- News Releases
ROCHESTER, Minn. —The American Heart Association (AHA) awarded the 2014 Basic Research Prize to Andre Terzic, M.D., Ph.D., of Mayo Clinic. The award, presented at the annual meeting of the American Heart Association in Chicago, recognizes outstanding contributions to the advancement of cardiovascular science. Dr. Terzic was commended for pioneering applications of emerging technologies to advance the diagnosis and treatment of cardiovascular diseases. “In the year when we celebrate the 100th anniversary of the Division of Cardiovascular Diseases at Mayo Clinic, we are particularly proud that one of our own has been recognized with such a prestigious national award,” says Charanjit Rihal, M.D., chair of Mayo's Division of Cardiovascular Diseases. “Dr. Terzic has truly advanced the frontiers of medical science. As a pioneer in cardiac regenerative medicine, he and his team have been at the vanguard of health care.” “As we look into the future, the pandemic of cardiovascular disease will mandate new solutions, indeed disruptive innovations, to address the unmet needs of patients and populations across the globe,” Dr. Terzic said when he accepted the prize. “The unison of fundamental discovery with clinical translation — and ultimately application to populations — will provide a guiding principle for generations to come.” MEDIA CONTACT: Jennifer Schutz, Mayo Clinic Public Affairs, 507-284-5005,firstname.lastname@example.org
CHICAGO — Patients with active asthma — such as any use of asthma medications, and unscheduled office or emergency visits for asthma — are at a twofold risk of having a heart attack, according to Mayo Clinic research presented at the American Heart Association’s Scientific Sessions 2014. Researchers compared 543 patients who had heart attacks with 543 non-heart attack patients of the same age and gender. These patients were treated at health care facilities in Rochester, Minnesota, between 2002 and 2006. The average age of patients was 67 years old, and 44 percent were women. Within the heart attack patient group, 81 patients had asthma, 44 of those with active asthma. After controlling for traditional heart attack risk factors such as age, obesity, high blood pressure, smoking, diabetes and high cholesterol, a history of coronary heart disease, and conditions such as chronic obstructive pulmonary disease, results showed that patients with inactive asthma were not at an increased risk of heart attack, but those with active asthma were at a 70 percent risk, says Young Juhn, M.D., senior author and Mayo Clinic pediatric and adolescent physician and clinical epidemiologist.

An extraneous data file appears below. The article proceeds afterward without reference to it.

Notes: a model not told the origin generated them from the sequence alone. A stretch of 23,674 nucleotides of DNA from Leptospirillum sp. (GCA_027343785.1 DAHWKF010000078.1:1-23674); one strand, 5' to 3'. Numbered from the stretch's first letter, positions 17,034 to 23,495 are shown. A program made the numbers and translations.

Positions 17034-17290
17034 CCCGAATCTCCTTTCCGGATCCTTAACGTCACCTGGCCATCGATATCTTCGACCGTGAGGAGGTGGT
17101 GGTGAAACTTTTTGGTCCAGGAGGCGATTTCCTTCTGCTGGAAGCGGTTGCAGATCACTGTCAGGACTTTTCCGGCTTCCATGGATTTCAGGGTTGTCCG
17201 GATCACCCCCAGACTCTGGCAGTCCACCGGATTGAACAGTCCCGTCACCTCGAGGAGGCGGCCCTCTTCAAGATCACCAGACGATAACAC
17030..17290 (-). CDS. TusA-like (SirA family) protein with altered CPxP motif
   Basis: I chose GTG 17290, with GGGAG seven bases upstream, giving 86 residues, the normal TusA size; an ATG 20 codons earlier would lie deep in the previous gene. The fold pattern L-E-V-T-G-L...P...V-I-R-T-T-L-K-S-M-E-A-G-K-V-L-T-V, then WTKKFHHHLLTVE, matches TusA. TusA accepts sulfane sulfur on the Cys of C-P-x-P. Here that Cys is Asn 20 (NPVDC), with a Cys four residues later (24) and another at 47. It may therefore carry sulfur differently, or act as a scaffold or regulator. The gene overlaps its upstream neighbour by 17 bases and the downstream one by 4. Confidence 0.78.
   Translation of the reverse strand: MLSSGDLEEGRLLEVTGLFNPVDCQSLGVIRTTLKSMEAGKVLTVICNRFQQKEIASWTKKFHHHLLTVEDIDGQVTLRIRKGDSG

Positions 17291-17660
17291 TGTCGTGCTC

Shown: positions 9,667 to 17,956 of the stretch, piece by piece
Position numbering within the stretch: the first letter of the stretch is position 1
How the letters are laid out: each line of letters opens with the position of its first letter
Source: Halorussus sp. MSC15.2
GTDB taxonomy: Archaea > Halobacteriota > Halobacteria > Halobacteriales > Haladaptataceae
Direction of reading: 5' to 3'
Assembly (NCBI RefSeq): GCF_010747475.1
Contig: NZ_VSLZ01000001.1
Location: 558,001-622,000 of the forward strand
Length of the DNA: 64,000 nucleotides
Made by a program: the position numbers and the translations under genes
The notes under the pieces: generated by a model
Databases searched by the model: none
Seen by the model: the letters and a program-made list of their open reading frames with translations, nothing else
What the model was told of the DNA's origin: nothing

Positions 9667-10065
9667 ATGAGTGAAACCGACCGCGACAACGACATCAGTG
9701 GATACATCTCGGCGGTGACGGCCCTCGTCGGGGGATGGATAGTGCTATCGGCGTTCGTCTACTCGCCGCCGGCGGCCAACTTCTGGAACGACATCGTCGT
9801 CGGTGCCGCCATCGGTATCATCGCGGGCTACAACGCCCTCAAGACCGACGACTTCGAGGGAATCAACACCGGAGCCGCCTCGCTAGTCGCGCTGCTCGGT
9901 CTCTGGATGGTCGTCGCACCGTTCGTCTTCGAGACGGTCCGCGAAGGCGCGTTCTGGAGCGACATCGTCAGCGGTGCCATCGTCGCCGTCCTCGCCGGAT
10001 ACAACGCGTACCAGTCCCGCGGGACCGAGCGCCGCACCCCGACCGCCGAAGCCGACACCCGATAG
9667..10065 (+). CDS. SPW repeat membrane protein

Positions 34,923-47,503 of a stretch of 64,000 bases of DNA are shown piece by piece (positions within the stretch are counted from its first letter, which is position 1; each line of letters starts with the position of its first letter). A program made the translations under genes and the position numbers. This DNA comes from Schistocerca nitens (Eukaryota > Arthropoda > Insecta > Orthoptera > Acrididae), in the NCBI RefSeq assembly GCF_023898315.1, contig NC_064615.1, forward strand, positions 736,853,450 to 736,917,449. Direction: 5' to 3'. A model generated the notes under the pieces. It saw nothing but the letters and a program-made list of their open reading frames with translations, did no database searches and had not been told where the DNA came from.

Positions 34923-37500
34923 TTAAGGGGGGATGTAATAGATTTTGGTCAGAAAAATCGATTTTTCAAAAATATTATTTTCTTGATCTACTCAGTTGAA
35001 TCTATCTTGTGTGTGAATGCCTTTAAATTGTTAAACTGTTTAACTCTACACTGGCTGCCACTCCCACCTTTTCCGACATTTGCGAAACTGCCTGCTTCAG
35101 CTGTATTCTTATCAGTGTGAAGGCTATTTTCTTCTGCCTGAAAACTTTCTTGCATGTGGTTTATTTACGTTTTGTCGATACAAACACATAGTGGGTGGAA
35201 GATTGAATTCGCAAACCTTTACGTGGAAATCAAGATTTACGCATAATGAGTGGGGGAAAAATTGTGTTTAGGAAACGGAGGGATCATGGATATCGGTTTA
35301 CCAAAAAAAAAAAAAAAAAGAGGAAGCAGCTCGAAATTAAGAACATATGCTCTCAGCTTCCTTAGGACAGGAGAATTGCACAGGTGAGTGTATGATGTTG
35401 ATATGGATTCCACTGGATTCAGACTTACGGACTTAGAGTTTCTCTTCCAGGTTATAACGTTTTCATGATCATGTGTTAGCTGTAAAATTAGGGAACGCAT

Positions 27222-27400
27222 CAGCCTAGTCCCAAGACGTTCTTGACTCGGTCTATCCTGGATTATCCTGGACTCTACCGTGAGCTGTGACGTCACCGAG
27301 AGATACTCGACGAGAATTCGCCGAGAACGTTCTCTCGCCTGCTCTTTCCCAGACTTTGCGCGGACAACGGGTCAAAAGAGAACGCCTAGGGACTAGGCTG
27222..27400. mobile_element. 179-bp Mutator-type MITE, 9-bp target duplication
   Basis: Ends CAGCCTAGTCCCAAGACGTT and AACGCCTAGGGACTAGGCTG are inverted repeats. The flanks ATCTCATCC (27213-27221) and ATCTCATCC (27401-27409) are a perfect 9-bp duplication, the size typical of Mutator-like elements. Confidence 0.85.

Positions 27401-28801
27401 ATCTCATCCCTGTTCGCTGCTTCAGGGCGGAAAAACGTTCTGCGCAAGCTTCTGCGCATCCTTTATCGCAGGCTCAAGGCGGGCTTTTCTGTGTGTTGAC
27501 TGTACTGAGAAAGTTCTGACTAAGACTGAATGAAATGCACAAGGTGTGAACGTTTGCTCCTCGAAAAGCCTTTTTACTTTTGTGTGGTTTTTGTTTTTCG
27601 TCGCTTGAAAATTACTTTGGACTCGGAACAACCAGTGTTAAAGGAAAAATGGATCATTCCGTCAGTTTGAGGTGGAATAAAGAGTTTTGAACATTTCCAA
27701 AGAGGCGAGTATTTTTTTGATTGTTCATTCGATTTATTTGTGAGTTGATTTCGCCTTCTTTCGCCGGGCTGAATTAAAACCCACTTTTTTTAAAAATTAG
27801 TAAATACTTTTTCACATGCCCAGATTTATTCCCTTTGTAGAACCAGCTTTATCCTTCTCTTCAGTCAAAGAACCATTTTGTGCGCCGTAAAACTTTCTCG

On the next Mayo Clinic Radio, Saturday, November 8 at 9 a.m. CT, we’ll discuss the latest news from the Mayo Clinic Cardiology + Structural Heart Disease: Innovation Summit 2014. Replacing or repairing someone's heart valve through a blood vessel is a modern-day marvel. We'll find out how they do it. Plus, regenerating damaged heart tissue is a new frontier in cardiac care. Repair, replace and regenerate — how the newest innovations can save your heart. Experts Charles Bruce, M.D., and Rakesh Suri, M.D., will be with us ... hope you join us, too! Myth or Fact: Stem cell therapy for heart disease is an alternative to bypass surgery and/or stents. Follow #MayoClinicRadio and tweet your questions. To listen to the program on Saturday, click here. Mayo Clinic Radio is available on iHeart Radio. Listen to this week’s Medical News Headlines: News Segment November 8, 2014 (right click MP3)
ROCHESTER and MINNEAPOLIS, Minn. — The Minnesota Partnership for Biotechnology and Medical Genomics has awarded $2.5 million to four teams of researchers to support scientific infrastructure used in collaborations between existing researchers at the University of Minnesota and Mayo Clinic. The funding must be used for equipment, software or other technology essential to specific research projects and must be mutually available to the project participants at both institutions. This year’s awards will help investigators target topics ranging from heart disease and cancer to drug development and the microbiome, all key focus areas of research in Minnesota.
Miss the show? Here's the podcast! Mayo Clinic Radio Full Show 11-8-2014 44min mp3 On Mayo Clinic Radio, Saturday, November 8 at ...